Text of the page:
I think the most plausible is feynman's where if you think of it as a wave that propagates everywhere, all paths cancel out except one.
  10. Dec 27, 2004 #9


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    hi SimonA

    Neutrinos don't travel at the speed of light. They have mass.

    It is in the nature of a localised particle that it travels at a
    speed less than [itex]c[/itex]. As you know, noncommutativity of
    observables is fundamental to QM. For example, between
    [itex]\mathbf{x}[/itex] (static) and [itex]\mathbf{p}[/itex]
    (dynamic). It is therefore quite tricky to describe this without
    putting time in.....

    ....but as it happens, there is a way to interpret things where
    quantum information 'generates its own spacetime'. Consider the
    qubit: this is simply [itex]\mathbb{C}^{2}[/itex] as a Hilbert
    space with basis [itex] | 0 \right\rangle[/itex] and [itex] | 1
    \right\rangle[/itex]. According to:

    A modular functor which is universal for quantum computation
    Michael Freedman, Michael Larsen, Zhenghan Wang

    one can associate to the state space of a quantum computer built
    on k qubits, given by [tex]( \mathbb{C}^{2} )^{\otimes k}[/tex], a
    disc with 3k marked points, on which there is naturally an action
    of the braid group [itex] B_{3k} [/itex].

    In other words, one can use Jones polynomials....the same knot
    invariants that get used to describe so-called pure quantum
    gravity in three dimensions (that's one time and two spatial

    Now recall that the 'wave' is to be interpreted as a probability
    density. If we can remove the space on which the wavefunction is
    specified, then the probability density does not rely on the
    background a priori, but defines the geometry that we observe.

    If we have two slits, we should expect to see evidence that the
    geometry is 'wavelike' because that is a constraint that we have
    put on our observation.

    Don't know if this helps.

  11. Dec 27, 2004 #10

    You are a gentleman (or woman), and a scholar :)

    This is great. I hope to understand it better soon!


  12. Dec 27, 2004 #11
    Hi FulhamFan3

    Does "weak measurement" change your fundamental adherence to CI at all ? And where exactly is the observer relevant except in terms of the detector made of matter ?

  13. Dec 27, 2004 #12
    I don't think the wavefunction of a particle and the physical wave of a particle is the same thing, right?
  14. Dec 27, 2004 #13
    What is "the physical wave of a particle " ?
  15. Dec 27, 2004 #14
    What do you mean by "weak measurement"? If the experiment is setup as particle source aimed at 2 slits then the observer is at a screen past the slits taking note of where those particles land.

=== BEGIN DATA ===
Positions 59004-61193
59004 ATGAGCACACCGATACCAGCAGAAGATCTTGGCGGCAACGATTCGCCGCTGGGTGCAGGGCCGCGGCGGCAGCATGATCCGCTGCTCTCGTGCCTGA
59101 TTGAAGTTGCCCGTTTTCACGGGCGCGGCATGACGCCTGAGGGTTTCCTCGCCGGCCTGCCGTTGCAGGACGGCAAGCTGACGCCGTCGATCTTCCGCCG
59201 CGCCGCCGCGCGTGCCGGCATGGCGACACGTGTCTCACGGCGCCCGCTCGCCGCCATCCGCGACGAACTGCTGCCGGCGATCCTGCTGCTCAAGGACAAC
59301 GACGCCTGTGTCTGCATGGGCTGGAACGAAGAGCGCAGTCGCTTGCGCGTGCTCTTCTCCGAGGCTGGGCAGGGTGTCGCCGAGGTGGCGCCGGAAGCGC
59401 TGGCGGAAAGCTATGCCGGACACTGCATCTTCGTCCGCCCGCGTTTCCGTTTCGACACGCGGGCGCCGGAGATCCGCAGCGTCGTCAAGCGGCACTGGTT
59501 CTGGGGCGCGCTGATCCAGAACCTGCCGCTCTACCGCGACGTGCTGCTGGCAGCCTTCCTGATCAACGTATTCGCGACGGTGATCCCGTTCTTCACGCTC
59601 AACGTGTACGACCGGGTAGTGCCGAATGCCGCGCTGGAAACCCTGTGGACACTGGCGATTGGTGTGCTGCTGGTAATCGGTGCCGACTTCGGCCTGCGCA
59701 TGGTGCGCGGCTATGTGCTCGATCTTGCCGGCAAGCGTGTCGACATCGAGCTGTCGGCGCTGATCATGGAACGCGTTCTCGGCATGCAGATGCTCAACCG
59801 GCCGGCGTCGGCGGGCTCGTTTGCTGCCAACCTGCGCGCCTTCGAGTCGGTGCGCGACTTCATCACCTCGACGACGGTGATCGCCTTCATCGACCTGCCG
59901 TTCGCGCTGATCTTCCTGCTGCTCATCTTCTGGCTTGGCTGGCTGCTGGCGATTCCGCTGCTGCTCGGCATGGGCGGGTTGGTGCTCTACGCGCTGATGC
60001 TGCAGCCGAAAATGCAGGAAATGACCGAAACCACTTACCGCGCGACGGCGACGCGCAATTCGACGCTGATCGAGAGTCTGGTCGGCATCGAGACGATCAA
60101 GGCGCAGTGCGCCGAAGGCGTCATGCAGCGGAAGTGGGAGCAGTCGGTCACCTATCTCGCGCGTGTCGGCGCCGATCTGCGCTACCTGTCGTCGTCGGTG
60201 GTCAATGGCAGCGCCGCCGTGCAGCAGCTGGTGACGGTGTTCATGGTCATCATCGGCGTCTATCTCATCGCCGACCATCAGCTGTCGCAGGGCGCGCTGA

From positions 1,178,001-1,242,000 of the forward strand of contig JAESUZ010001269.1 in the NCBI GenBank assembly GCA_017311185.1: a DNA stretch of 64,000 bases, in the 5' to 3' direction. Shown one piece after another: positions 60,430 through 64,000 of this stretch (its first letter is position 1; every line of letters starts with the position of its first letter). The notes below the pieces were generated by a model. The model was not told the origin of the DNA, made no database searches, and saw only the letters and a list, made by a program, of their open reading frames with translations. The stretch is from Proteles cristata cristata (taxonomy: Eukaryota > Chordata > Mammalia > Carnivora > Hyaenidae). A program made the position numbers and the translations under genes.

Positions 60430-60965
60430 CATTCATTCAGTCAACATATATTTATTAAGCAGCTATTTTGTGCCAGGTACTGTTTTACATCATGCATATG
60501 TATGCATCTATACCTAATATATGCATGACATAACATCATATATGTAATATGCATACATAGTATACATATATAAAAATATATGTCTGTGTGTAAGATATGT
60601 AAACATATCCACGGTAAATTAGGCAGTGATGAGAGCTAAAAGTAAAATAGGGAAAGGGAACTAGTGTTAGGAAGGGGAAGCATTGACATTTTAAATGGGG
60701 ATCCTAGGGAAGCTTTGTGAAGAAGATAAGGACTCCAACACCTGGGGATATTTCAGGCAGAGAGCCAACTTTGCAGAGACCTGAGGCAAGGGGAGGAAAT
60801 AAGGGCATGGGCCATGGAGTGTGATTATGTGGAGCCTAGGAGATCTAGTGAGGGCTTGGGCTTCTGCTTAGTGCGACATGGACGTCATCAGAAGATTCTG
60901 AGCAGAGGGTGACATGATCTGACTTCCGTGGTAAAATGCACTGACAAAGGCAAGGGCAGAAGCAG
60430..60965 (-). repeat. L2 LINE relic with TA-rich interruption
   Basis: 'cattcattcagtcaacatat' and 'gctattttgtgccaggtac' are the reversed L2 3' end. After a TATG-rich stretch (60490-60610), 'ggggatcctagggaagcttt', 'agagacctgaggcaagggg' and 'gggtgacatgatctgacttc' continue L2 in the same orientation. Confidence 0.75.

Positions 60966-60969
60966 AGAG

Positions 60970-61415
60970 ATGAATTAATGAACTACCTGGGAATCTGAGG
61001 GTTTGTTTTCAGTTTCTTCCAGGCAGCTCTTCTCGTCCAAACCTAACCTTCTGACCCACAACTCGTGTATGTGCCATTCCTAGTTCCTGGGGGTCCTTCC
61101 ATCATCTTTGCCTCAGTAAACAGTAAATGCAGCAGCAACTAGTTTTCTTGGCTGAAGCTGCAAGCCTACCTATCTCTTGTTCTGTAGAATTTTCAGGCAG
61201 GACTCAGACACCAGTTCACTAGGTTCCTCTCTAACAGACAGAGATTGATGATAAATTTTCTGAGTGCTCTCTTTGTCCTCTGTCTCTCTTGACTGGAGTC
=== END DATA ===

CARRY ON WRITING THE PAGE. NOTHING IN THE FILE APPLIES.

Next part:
Do you want another interpretation because you think you can predict the result otherwise?
  16. Dec 27, 2004 #15
    Ever seen this ?

  17. Dec 28, 2004 #16
    Although it is not necessary to have a picture or model for everything in physics, still it is better to have one. It only helps in its progress. Noharm in trying to visualize things. And there's nothing that can't be visulaized.

  18. Dec 28, 2004 #17

    Hi All:

    What helped me to obtain a satisfactory mental image of this conundrum was remembering Einstein's remark that matter is just lumpy bits of spacetime, the lessons in Feynman's book, " The Strange Theory of Light and Matter", the concepts of loop quantum gravity and the shapes of the "curled up" dimensions of M Theor and Born's interpretation of the Schroedinger/Heisenberg equations ( the wave packet is the particle). Bearing in mind from the teachings of field theory that the wave equation's expanse is infinite, albeit asymtotically diminishing, that a particle can "smell" the area surrounding it (Feynman) becomes more comprehensible. This view also provides a model for understanding non-locality events. Of course, this all requires that we abondon the zero dimensional concept of a point, but nothing ventured, nothing gained!

    Dennis Plews
    Sarasota Fl
  19. Dec 28, 2004 #18
    The "Wavefunction Colapses" when we do a measurement.. what exactly is a measurement?

    If in the double slit experimet we just turn off the Wich way detectors at the slits, but we leave them there, the interference patterns disapear too??

    another question, inside of a living cell, what dominates? quantum or clasical physiscs???????
  20. Dec 29, 2004 #19
    Thanks Mr Plews for your thoughts.

    Burnsys - "a measurement" is what is required to detect a property of the "particle(s)"

    On your second point, apart from "weak measurement" which I believe is still controversial, detectors are matter which will absorb the "particle" whether or not they are "turned off". Its a good point though in terms of some of the interpretation of CI you get.

    On your last point, both quantum and classical processes are at work. And in the middle are molecules such as proteins that move around a cell like the way cars move around a city. We have no idea really what drives them to do so.

    Someone recently introduced be to Shroedingers Negentropy -> http://www.i-sis.org.uk/negentr.php

    Last edited: Dec 29, 2004
  21. Dec 29, 2004 #20


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    OK, I just can't help but ask this: Aren't you the least bit uncomfortable or even weary, that you are basing your confidence of your ability to explain away this problem on an area that (i) are still FAR from being in an accepted stage (ii) are still not verified empirically (iii) are still undergoing major changes that is still nowhere near a final, coherent form? I mean, REALLY! It's one thing to read about loop quantum gravity and M-theory and "curled-up" dimensions, but to actually use that to comfortably explain away what is essentially a non-problem? That's astounding!

    There is no such thing as "duality" of light in QM. Don't believe me? Open a QM text and find where light is described in two different formulations. This duality arises due to our inherent NEED to catagorize something either as a wave, or as a particle, base on the classical wave and particle behavior. You are trying to fit a square object into a round hole. When it doesn't fit, you blame the hole, rather than look at the fact that what you're holding is not MEANT to fit into that hole. Once we all realize this, then we automatically see that there's no "duality" or any problem here!